July 4, 2012 § 2 Comments
I just finished reading a novel entitled The Virgin Suicides. In absolutely haunting prose, the author, Jeffrey Eugenides, tells the story of five teenage sisters who all end their lives, for reasons that remain sketchy to the neighborhood in which they lived. A group of boys, obsessed with the sisters, attempt to piece together an understanding of the girls’ lives, and are left with more questions than answers.
I bought this book at at a Salvation Army last summer. It cost $1.00, not including tax. The glossy white cover boasted that it had been a national bestseller in its heyday and had spawned a major motion picture starring Kirsten Dunst. I took it and an armload of other books to the register, intending to read them all. I would have, too, had I not read the first chapter of this particular book, sensed too many triggering, too-close-to-home plot points, and stashed it beneath my bed for a time when my heart was not so wounded.
This summer I came around to the idea that being wounded is no good reason to let a perfectly nice book go unread. A book potentially filled with ideas and truths that used to scare me. I read it over a long car ride, something I rarely accomplish out of fear of being carsick. And it was slow, how I felt about this book. I suppose about two hundred pages in I thought, wait, I really like this. The feeling grew as I kept reading, turning page after page. It wasn’t like those suspenseful books where one flips feverishly through, desperate to reach a melodramatic conclusion. Instead I was floating along with the author’s words, with his use of language, drifting through images of young, blossoming girls trapped in a withering suburbia. The narrator had me under a spell of sorts, and I was listening to his every word, feeling the same strange obsession with these mysterious five sisters. It’s hard to describe, but their sadness, or the way I perceived their sadness, ached in my heart, which said, yes, yes I know this. I’d find myself nodding my head in agreement, with what I wasn’t sure, but I knew I agreed. I felt like I understood somehow, deeply, completely, but couldn’t say precisely what it was I understood.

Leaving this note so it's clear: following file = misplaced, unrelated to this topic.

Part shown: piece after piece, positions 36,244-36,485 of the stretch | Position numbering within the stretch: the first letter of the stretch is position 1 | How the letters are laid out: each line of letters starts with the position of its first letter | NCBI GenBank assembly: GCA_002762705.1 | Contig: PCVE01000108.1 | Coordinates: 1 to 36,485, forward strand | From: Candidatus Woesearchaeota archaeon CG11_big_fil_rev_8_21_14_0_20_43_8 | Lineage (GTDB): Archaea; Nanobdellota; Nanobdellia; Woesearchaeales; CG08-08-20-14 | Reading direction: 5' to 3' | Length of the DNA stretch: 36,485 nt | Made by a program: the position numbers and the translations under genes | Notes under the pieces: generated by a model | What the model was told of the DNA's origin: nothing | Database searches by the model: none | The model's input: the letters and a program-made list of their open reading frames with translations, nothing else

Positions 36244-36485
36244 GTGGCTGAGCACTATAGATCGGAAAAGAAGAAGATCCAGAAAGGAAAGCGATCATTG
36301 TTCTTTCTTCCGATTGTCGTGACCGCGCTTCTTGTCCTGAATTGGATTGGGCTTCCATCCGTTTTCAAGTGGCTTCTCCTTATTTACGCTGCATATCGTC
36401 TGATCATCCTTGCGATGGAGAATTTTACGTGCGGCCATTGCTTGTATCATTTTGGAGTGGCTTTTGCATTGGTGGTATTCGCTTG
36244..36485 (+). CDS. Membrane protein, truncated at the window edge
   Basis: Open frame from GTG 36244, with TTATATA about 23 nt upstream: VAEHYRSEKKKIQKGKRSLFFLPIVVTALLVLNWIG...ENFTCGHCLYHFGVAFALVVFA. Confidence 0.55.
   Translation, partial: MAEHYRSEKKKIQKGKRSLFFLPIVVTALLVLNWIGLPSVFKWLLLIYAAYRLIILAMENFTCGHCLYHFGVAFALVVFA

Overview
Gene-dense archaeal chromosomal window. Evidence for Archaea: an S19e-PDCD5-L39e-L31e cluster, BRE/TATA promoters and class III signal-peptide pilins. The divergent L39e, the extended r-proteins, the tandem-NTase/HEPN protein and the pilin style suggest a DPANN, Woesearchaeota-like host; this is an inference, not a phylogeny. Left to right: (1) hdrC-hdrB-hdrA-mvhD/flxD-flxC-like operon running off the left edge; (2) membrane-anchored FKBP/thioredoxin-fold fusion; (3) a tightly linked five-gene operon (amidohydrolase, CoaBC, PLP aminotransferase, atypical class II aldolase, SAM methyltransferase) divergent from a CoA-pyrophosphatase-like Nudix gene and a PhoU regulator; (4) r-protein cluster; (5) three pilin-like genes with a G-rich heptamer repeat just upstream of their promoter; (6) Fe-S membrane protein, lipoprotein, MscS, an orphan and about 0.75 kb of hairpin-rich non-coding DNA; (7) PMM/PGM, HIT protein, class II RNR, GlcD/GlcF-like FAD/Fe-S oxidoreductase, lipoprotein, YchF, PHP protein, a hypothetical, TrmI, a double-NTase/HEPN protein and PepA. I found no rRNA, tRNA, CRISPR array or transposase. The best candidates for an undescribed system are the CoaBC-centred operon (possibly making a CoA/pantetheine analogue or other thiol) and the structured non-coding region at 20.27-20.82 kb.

This is the way I read. I don’t dissect, at least not much. I don’t go hunting down Biblical allusions or symbols that foreshadow a key twist in the plot. It doesn’t mean I don’t pick up on them, but to me, they’re like flour and sugar in a cake. Well sure, they’re there, and without them there’d be no dessert. But what’s important is the actual dessert, right? Dig in and see how it tastes.
It turns out The Virgin Suicides has a lot of symbolism. A lot of everything, really. Allegories and the like. I know this because I looked up some analytical essays after I had finished reading. I found it all very interesting. Some things I had thought of, others I had not. But I kept feeling like these essayists were missing something. They were missing the feeling, the most important part, the whole thing. Zeroing in on decorations in the icing instead of stepping back to take in the whole bakery.
I can’t nail down this process of mine, this feeling of books. It could be that I gravitate towards something I relate to and cling to it, ignoring the author’s real intentions. I could be the one in the wrong here. Perhaps I’m too self-centered, transforming all these works of art into my own in a way, defining them by the way they’ve made me feel.
But isn’t that the nature of art, anyway? Isn’t that the way this works? It’s never just been all the creator. It’s also about the one experiencing the creation. It’s the price artists, writers pay. The readers get to think what they want. Take away what they want. It’s a give and take, a relationship.
So I feel, and maybe what I feel is similar to what the author feels. And maybe not. But that’s okay, because I’m still responding. Still experiencing. Still opening my heart.